Discover Financial Services (NYSE:DFS)’s card doesn’t have as strong a brand in the eyes of consumers as those of its competitors such as Visa Inc (NYSE:V), Mastercard Inc (NYSE:MA), or American Express Company (NYSE:AXP), but it’s paid off the most for investors so far this year. The stock is up over 60%; Visa’s is closer to 30%, while the other two card issuers have risen about 20% in 2012. In late September Discover announced that it had earned $1.21 per share in its quarter ending in August (the company’s fiscal year ends in November). This not only topped analyst expectations, but also beat the $1.18 in earnings per share from the same quarter in 2011; while net income was actually lower, significant buybacks caused EPS growth to be positive. Revenue was also up, by about 10%.
Annualizing the $1.21 in earnings per share would yield a P/E multiple of 9, cheap for a company which seems that it should be able to continue earnings per share due to transaction volume and buybacks. Wall Street analysts expect a decline in EPS next fiscal year, and so the forward earnings multiple based on their estimates rises to 10. However, over the longer term the sell-side is bullish on Discover Financial Services and so the five-year PEG ratio, which divides the P/E by the growth rate of earnings and so considers the company’s value prospects in the context of growth, comes out to 0.9.
The largest position in Discover Financial Services (NYSE:DFS) at the end of June in our database of 13F filings was the 5.7 million shares owned by Donald Chiboucis’s Columbus Circle Investors. Columbus Circle increased its position in the summer of 2011 and so has benefited from the rise in price; the 12% cut in its stake may merely be the fund taking profits on its investment. Find more stocks Columbus Circle owns. Billionaire Ken Griffin’s Citadel Investment Group owned 3.6 million shares of Discover at the close of the second quarter, which was a large increase from its position at the beginning of April (see more stock picks from billionaire Ken Fisher).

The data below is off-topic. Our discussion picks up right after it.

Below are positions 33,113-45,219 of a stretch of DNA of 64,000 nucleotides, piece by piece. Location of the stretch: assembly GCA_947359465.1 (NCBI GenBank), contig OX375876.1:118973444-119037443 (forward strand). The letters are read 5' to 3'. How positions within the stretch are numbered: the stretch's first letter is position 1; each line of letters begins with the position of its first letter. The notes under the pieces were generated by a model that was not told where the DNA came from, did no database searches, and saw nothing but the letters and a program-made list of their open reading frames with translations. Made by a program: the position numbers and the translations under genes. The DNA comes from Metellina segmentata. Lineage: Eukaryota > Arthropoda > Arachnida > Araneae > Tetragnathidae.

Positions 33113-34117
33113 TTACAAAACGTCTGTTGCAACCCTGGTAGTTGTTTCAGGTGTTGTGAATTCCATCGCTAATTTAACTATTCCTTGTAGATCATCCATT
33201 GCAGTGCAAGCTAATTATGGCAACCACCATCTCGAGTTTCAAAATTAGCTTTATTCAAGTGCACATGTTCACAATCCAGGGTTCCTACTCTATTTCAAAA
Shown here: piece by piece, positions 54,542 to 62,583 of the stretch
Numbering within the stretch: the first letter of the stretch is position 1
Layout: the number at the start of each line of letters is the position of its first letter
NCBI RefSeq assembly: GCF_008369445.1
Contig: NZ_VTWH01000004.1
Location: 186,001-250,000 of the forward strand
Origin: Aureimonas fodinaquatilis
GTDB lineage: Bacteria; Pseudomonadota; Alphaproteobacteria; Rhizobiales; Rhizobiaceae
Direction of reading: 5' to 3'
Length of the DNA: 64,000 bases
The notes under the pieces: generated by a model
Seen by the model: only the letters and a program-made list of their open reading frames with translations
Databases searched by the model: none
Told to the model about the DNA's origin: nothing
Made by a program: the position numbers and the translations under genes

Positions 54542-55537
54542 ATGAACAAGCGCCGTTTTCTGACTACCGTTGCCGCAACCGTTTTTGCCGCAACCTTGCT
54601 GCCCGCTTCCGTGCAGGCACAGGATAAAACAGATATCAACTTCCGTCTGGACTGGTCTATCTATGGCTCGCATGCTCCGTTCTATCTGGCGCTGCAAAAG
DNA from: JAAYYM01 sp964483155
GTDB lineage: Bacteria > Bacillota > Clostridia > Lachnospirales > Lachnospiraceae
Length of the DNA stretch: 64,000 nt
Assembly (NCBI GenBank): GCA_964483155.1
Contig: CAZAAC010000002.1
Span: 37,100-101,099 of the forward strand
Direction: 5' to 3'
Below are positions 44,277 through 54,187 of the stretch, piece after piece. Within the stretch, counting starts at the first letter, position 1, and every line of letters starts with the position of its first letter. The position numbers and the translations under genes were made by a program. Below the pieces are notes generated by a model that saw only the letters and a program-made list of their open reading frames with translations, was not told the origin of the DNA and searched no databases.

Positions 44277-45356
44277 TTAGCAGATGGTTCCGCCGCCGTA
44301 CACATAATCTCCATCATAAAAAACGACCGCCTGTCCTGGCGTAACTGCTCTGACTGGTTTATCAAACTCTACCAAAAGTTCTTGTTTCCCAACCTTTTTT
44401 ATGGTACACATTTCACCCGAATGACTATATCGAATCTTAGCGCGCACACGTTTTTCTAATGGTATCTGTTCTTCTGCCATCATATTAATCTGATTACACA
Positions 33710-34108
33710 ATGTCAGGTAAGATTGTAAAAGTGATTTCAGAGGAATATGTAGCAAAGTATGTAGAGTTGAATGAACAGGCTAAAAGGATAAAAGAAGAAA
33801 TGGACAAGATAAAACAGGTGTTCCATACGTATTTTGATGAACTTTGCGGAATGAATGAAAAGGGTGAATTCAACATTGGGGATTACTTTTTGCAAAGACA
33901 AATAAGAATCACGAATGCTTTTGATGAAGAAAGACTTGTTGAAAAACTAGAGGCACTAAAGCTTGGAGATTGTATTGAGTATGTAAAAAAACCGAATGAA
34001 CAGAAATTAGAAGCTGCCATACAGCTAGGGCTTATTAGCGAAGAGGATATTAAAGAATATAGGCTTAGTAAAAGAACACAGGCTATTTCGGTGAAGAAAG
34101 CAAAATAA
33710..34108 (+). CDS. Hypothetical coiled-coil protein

Visa Inc (NYSE:V) and Mastercard Inc (NYSE:MA) made our list of the ten most popular services stocks among hedge funds for the second quarter of the year (see the full list), and are probably the most widely held peers for Discover. Visa trades at 19 times forward earnings estimates, and Mastercard trades at 18 times. Those figures are remarkably higher than where Discover trades, and while these companies have better brands we don’t think they deserve that much of a premium. The dividend yields of these three companies aren’t very significant, but Discover’s is highest in any case. Finally, the revenue growth rates that Visa and Mastercard showed last quarter compared to a year earlier cluster around 10%- essentially no difference from Discover. Therefore, we think that even after its rise Discover trumps the market leaders.
Two other credit card issuers are American Express, also mentioned earlier, and Capital One Financial Corp. (NYSE:COF). These companies trade at earnings multiples considerably closer to Discover’s. American Express carries trailing and forward P/Es of 13 and 12, respectively; Capital One is priced at 11 times trailing earnings and only 8 times forward earnings estimates. Capital One looks about as cheap as Discover Financial Services (NYSE:DFS), and at a bit of a discount if you take the Street’s estimates at face value, but its revenue was down in its most recent quarter versus a year ago and its earnings nearly disappeared entirely. We think Discover is a better buy here as well. American Express’s business has been about flat, and we would say it has a better brand than Discover that justifies something of a price premium. With it being cheaper than Visa or Mastercard, it is the only peer that we would say looks about even with Discover as an investment.